Devotional Word for Wednesday, May 13, 2020
It’s funny how the Holy Spirit puts particular verses in your mind to stay. Psalms 25 and 34 are memorable to me because of the songs I learned from them. I’ve explained that to you previously. In a completely different fashion, the Holy Spirit made verse 8 of each of those Psalms memorable to me as well. Why verse 8 of each Psalm? I don’t know. Those two verse 8s serve as a double-barreled explanation of how God works in the lives of His people. Let me explain to you what I mean.
Psalm 25:8 says this: Good and upright is the Lord; Therefore He instructs sinners in the way. That may seem like a nice little verse that doesn’t say much out of the ordinary. That would not be correct. What it does say is that God instructs sinners. One thing people resist is the notion that they are truly, beyond any reasonable doubt, in-the-flesh sinners. Most folk will say they may go astray from time to time, or they may go astray a lot, but they have good hearts, they’re not bad people.
In our contemporary society there is an assumption that people are basically good. The problem is with society, or with lack of education, or lack of opportunity, or some other cause. But if left to themselves, people would be OK. Any suggestion to the contrary will get you labelled as a hater. That’s not a good designation. In verse 8 of Psalm 25 God is described as good and upright because He instructs sinners in the way.
The apostle Peter certainly understood such to be the case. Remember the beggar lame from birth whom God healed when Peter told the man he had neither silver or gold, but told the man to rise and walk in the name of the Lord Jesus! The man did so. He entered the temple complex with Peter and John. He did so walking and leaping and praising God. As you can image, that attracted a crowd. It was an occasion Peter did not waste: he preached to the people. The whole account is found in Acts 3. But listen to the winsome way Peter concludes his sermon: God raised up His Servant and sent Him to bless you by turning every one of you from your wicked ways. [Acts. 3:26] From scripture and from personal experience, Peter had no delusions about the character of the human heart, nor of the gracious goodness of God in confronting the situation with real people. That’s barrel number 1. Humans are sinners.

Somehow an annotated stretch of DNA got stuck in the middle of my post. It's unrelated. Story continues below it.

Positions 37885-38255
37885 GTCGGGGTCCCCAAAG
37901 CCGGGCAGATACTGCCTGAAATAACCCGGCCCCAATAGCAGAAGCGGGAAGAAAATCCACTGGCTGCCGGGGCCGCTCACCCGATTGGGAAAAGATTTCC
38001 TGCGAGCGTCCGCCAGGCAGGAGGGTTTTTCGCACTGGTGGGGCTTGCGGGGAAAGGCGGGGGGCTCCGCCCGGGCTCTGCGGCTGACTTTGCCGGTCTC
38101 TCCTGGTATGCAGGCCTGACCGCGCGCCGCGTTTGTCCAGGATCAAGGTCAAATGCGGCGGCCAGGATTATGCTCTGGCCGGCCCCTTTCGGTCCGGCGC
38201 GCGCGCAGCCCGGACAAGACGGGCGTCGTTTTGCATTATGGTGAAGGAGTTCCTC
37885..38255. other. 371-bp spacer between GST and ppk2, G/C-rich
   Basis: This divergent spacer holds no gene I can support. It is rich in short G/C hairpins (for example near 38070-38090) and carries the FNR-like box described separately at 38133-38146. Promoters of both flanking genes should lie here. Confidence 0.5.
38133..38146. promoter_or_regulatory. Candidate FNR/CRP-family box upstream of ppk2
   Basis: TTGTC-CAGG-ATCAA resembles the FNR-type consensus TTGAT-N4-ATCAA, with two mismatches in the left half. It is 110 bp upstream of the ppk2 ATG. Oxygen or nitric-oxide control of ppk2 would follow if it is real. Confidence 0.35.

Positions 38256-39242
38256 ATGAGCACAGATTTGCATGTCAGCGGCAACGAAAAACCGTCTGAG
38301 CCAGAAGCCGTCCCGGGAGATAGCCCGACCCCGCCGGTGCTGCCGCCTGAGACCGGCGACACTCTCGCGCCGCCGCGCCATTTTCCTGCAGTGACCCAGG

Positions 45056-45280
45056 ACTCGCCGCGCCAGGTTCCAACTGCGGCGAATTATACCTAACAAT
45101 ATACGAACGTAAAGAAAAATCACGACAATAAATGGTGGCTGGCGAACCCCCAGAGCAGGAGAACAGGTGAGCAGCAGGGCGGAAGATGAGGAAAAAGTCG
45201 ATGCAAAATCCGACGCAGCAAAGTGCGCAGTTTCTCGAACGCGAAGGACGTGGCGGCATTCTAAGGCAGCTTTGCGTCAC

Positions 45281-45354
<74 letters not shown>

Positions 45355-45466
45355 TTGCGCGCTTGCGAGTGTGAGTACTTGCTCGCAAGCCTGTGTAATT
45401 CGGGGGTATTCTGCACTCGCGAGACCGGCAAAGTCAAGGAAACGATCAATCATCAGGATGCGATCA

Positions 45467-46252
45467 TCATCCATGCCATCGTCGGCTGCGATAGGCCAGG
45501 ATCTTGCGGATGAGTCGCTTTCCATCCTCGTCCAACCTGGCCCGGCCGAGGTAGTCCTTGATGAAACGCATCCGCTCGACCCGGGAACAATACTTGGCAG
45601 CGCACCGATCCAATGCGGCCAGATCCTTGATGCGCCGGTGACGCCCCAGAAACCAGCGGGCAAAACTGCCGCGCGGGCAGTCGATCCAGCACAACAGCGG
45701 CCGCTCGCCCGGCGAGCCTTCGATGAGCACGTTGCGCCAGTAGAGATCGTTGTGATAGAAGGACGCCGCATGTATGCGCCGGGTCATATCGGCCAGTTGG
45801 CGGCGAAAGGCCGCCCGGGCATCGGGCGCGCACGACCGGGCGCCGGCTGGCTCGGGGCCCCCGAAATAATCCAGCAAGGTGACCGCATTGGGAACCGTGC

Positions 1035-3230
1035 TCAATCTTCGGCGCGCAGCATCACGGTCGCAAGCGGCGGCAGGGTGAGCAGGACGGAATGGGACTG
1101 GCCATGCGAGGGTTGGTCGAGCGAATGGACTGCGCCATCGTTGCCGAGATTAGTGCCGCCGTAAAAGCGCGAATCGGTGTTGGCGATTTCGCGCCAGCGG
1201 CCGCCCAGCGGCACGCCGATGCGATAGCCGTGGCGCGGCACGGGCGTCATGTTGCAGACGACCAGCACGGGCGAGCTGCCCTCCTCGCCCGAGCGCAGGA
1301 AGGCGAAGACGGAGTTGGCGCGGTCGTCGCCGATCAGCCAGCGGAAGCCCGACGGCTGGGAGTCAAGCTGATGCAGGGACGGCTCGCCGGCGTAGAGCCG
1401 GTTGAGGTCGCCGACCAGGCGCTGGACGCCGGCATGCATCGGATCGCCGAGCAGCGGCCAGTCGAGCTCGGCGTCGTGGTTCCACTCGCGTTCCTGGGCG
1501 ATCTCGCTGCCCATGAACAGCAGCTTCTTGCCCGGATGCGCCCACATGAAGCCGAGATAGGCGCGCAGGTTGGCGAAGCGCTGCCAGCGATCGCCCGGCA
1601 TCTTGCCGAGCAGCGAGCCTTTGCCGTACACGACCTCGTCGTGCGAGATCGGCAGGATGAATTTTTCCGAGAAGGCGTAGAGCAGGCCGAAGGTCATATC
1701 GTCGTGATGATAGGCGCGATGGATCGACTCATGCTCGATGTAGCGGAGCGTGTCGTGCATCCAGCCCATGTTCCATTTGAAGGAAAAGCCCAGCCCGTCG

Psalm 34:8 says this: O taste and see that the Lord is good; How blessed is the man who takes refuge in Him! Despite the fact that God confronts sinners, they should not be put off by that. Don’t run from God, run to Him. That’s one thing we Christians should know. Yes, God confronts us about our sin, but not for the purpose of condemning us. He invites us to take refuge in Him. Draw near to the Lord, that is, taste and see that the Lord is good.
Peter – the same fellow who told the crowds in the temple about their wicked ways – in his first epistle describes the Christian experience like this: . . . though you have not seen Him [i.e. the Lord Jesus], you love Him, and though you do not see Him now, but believe in Him, you greatly rejoice with joy inexpressible and full of glory. [1 Pet. 1:8] There’s nothing better than knowing God. Especially if you’re a sinner! He fills you with the light of life; He fills you with insuppressible joy. That’s barrel number 2. God makes sorrowful sinners into jubilant saints.
Those two verse 8s are steady pillars in my walk with the Lord. I’m certain that God will make my sin in its particular expressions known to me – because He is good and upright. I also know He invites me to come to Him, to taste and see the wonderful provision He has for sinners who take refuge in Jesus’ atonement. What I find is what Jesus Himself said in John 7:38, He who believes in Me, as the Scripture said, “From his innermost being will flow rivers of living water.” I don’t try to convince people they do not have a sin problem, quite the opposite. Everyone needs to know they have a sin problem. It’s right and good to know so. I do try to convince people to go to the Lord, to seek Him, for they will find that He is good. They will find that He has food that will delight and satisfy their soul.
There you go! Two verse 8s to place a pillars in your walk with God, and as pillars in your talk with those in your sphere of influence. Let us pray: Lord God, we know the problem with us humans is that we don’t face up to who we really are, what we’re really like. Thank You for confronting us, for making us see how lost and confused we are. We pray for the ongoing work of the Holy Spirit to convict of sin, to bring joyful assurance of pardon, and to transform sinners into saints. May the Gospel of Jesus Christ bear fruit here where we live and all around the globe. May Your name be praised. Amen.